Effective Portfolio Management During the Product Lifecycle

For every product that we buy at any time, there is a certain product lifecycle stage associated with it. Products, like everything in this world -alive and soulless have a certain lifecycle and are not eternal. This is the most important notion for a Product Manager. Especially when the PM is managing multiple products within his portfolio.

The product lifecycle is the process that each product is undergoing from the stage that is introduced to the market until its decline. Please see the below diagram.

At the top, you can see a trendline for sales and revenue for the duration of the lifecycle. For a Product Manager is very important to know every time where is he in terms of PLC to avoid common pitfalls, seize opportunities, and retire his products within his portfolio at the right time. But let’s see how a product is behaving throughout the curve. As we enter the market the demand for the product increases and the product becomes unavoidably popular among the consumers. This is the mature phase. Eventually, the demand will become lesser and the product and this is when we ender the decline phase. Knowing where we are currently is a major strategy itself as you can extend each phase as you like. For example, in the mature phase, where we have the biggest revenue, a PM can extend the phase by creating extra services accompanying the main product in order to increase the PLC and reach the product line extension instead of leaving the product to reach the last stage which is the decline phase.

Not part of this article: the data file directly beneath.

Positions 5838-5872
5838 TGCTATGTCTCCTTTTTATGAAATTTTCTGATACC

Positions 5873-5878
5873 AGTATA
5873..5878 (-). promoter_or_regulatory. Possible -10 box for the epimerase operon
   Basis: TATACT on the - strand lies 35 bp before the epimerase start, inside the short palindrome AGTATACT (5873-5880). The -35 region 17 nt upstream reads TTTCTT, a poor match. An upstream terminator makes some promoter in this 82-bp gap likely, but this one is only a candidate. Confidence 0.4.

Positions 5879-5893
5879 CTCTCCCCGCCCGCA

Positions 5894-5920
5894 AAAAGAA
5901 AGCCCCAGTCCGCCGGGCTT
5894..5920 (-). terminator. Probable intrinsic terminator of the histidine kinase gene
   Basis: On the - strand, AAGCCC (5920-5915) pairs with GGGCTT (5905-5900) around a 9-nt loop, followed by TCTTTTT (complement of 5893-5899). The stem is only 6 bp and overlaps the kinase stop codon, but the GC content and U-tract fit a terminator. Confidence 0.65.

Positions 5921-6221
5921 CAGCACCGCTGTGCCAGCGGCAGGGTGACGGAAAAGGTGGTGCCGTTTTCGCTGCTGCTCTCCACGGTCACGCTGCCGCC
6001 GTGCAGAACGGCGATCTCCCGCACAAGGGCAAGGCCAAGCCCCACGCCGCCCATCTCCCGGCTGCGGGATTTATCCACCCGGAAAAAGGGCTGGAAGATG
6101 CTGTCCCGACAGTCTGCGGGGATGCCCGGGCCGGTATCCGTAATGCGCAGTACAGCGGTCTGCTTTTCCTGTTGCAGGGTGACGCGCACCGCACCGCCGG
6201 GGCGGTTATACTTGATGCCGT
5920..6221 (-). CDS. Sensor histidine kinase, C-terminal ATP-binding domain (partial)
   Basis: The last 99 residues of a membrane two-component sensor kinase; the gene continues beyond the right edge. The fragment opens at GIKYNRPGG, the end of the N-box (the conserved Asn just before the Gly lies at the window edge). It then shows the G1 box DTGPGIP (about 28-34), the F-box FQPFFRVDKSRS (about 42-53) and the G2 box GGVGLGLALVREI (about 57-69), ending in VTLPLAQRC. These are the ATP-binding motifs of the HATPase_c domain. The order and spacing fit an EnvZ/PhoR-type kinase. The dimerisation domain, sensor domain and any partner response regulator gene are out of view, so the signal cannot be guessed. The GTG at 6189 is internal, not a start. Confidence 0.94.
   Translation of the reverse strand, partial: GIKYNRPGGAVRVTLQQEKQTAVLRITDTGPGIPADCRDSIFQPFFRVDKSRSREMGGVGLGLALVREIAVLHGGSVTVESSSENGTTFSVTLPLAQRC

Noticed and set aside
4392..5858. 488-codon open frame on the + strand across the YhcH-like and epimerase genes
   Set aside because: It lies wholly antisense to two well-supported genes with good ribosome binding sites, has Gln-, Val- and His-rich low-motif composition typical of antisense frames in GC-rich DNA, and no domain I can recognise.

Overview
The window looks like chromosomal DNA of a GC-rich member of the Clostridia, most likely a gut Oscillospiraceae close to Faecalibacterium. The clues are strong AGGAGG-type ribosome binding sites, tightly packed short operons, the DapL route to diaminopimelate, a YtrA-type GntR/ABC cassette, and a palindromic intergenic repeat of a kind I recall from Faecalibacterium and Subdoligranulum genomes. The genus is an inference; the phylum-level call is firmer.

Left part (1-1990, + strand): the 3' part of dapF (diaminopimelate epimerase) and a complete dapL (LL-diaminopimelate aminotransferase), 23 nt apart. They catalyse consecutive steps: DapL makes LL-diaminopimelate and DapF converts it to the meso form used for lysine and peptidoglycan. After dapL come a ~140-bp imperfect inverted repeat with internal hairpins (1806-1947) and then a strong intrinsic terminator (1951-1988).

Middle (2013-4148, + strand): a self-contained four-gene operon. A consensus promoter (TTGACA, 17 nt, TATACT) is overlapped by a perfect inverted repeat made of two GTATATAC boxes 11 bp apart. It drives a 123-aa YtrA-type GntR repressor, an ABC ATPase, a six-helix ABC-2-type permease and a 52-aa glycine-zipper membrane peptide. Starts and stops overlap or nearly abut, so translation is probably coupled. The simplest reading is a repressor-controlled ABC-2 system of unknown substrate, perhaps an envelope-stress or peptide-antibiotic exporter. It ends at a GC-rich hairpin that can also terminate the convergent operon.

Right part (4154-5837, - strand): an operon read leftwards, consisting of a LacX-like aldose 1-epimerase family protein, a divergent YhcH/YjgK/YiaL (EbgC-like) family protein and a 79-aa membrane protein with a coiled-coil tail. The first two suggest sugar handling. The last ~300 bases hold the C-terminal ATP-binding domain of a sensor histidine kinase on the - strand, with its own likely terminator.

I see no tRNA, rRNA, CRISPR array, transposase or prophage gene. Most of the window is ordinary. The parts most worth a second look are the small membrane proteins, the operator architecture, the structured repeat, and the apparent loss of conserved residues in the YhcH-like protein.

Watch outs in every stage of PLF for a healthy portfolio

Introduction phase: During the intro phase your products will have high cost to produce and the actual length of this phase depends on the product itself. The stages that you undergo are internal communication, pre-launch activities, and external communication. The key strategies to expand are: awareness and education, advertising, promotion, and marketing campaigns, targeted campaigns at a specific audience, maximize publicity, monitor initial sales..